“When Kacey Left” is an excellent novel for young adults on the fallout from suicide on friends, family and the wider community. Written as a series of letters to Kacey, the girl who has “left”, Sara struggles with trying to understand and come to terms with life without her best friend. It is a well crafted page turner and includes information and resources at the end of the book
Meerin has finally arrived. Yeah.
Check out the newest addition to the Rie Charles family. Read about it under Books then buy it at your nearest independent bookstore. Just in time for the holiday season as a gift for that 6+ year old to read or be read to.
There is a lot of waiting in life. We wait to make appointments. We wait to hear back from publishers. We wait to talk to Telus because our Wi-Fi connection has disappeared. We wait to hear from our children, from earliest conception to birth and beyond. We wait for the book we ordered from the library and for that fancy dairy-free “cheese” the grocery says they’ll bring in.
But I’ve had too much passive waiting. So I’m trying to think of waiting as a positive act. Like wow!! It’s coming. Great. Excitement. Energy. Yea. If not today, ah well.
Currently, my patiently positive waiting energy is aimed at the arrival of Just A Kid, not just any kid, but my latest book. First it was to be September, but don’t count on it, I heard. I chewed my nails and my other writing fell away with the bits of nail. Next was October, but there’s been a delay. My stomach clenched so I re-read Manuscript Makeover by Elizabeth Lyon. A very positive step. Finally I arranged my “launches” for the end of November. My stomach unclenched. No headaches. No nail biting. You’d think I’d have remembered from previous children and book birthings.
And so I give a big sigh. Yea.
Just A Kid will be born soon.
I can wait.
Writers read, and read copiously. I am no exception. It is rare that I review a book. I don’t understand how some seem to review nearly every book they read. For me, any “free” time is precious and that goes to reading. However, today I make an exception. And not because I am not busy.
The back of the cover the YA book “Grounded” gives a very good summary of Sheena Wilkinson’s novel, “Grounded”.
“Declan loves Seaneen, but his desire to work at a top showjumping yard is stronger than anything he’s ever felt before. So when he’s offered his dream job in Germany, he should be thrilled–not terrified. Declan finally gets the chance to leave his dark past behind him and start anew, but leaving Seaneen becomes much harder than expected, troubled hoodlum Cian won’t leave him alone, and when he finds a traumatized horse in a derelict barn, he knows he has to help her no matter how scared he is….”
While this is a very well written, character driven book, it is the structure that I particularly like. The three parallel through lines (the relationship to Seaneen, Cian, and the horse) deal with similar issues but with different outcomes and give depth and richness to the story. No wonder it is the winner of the 2013 CBI Book of the Year Award.
At least I hope it is the last edit.
I have a book coming out in the fall and my publisher has done a fantastic job of editing it–asking me questions, suggesting expansions of an idea and reminding me how to write third person limited. Intense, but I have learned alot.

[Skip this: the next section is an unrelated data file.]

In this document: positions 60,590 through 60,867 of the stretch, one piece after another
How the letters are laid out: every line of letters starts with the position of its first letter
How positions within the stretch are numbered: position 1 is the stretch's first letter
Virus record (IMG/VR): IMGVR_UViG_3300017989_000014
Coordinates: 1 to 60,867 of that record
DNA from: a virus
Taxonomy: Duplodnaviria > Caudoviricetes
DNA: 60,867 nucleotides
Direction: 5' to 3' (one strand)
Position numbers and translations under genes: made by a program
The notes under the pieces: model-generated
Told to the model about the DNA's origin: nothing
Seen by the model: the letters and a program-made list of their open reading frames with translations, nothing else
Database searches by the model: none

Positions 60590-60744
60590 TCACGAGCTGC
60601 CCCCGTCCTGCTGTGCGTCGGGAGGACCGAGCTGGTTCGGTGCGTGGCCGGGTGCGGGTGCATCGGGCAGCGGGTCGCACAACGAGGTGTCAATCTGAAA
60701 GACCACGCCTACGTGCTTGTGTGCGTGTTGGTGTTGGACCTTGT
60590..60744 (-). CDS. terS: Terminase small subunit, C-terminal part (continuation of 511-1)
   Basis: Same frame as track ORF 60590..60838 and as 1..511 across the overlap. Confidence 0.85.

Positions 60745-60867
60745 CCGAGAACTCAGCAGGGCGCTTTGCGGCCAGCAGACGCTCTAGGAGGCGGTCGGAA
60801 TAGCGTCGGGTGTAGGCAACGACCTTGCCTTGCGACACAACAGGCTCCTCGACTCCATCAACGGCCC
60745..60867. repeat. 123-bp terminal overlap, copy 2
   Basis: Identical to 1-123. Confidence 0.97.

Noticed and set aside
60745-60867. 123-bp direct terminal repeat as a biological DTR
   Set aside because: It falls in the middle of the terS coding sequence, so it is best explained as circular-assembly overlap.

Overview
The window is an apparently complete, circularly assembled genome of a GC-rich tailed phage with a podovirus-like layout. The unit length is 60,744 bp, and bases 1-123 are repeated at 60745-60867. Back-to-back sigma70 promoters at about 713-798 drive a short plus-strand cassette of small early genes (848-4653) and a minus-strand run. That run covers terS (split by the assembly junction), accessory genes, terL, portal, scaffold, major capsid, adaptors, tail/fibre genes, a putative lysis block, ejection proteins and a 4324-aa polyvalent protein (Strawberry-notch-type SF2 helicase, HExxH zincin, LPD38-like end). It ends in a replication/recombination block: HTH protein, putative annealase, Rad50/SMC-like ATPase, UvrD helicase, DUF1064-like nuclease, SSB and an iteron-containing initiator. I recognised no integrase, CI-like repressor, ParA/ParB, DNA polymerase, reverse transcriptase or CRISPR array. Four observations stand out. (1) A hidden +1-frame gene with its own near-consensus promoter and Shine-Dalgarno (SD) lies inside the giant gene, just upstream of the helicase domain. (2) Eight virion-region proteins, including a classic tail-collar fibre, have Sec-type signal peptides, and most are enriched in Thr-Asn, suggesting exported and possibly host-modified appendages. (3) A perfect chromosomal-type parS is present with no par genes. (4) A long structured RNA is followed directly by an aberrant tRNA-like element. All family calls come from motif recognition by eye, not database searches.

The best bit is that I got it all done before I pranged my head on a basement pipe. (Ah, the hazards of being tall in a low ceiling-ed basement.) A couple of weeks have almost passed since my knock on the head. My head still aches if I use the computer more than a short while but reading paper seems to be less problematic. I hope that’s not just wishful thinking.
At least I am still thinking.
Revision is quite the journey.
I have always done a lot of it—the kind of author who splats it all down and then revises and revises and revises. But, at this point in the process and with an editing program, it works differently.
There is the detail of specific deletions and insertions. Did I cross out only the ir in their so that the remains..etc.? Then I move a line to earlier in the paragraph. The original stays put, but with a slash through it, while the crossed-out version shows up earlier in a deep blue…etc. With pages and pages of such deletions and insertions it is difficult to read to find the flow. To say the least.
All this to say, after days and days of this, my eyes and mind tired of the complications. I sent this version back to the editor, hoping he can accept or reject my changes and in the process clean up the cross-eye making mess.
And so I wait.
And get a chance to work on a different manuscript which is in the complete makeover phase. Yea. Another type of revision, another and much bigger type of frustration.
So my edited manuscript arrived with lots of deletions and suggestions. That was expected, indeed welcomed. Or so I thought.
First came the frustration of figuring out the editing program. But with persistence and time on the internet non-techie me figured it out. Great.
Then came the realization that my apostrophes couldn’t decide whether to be straight or curly with no rhyme nor reason. Trying to discern which is which and make them all curly is not a fun job to say the least.
Worse still came the realization that (according to my local technical person) my problems with open office (my indents have gone ragged) are related to having Windows 10. What to do?
Now my Kingston traveler will not eject. Breathe.
So much for the excitement of editing. It will get better surely and I can get on to more substantive matters.
And breathe more.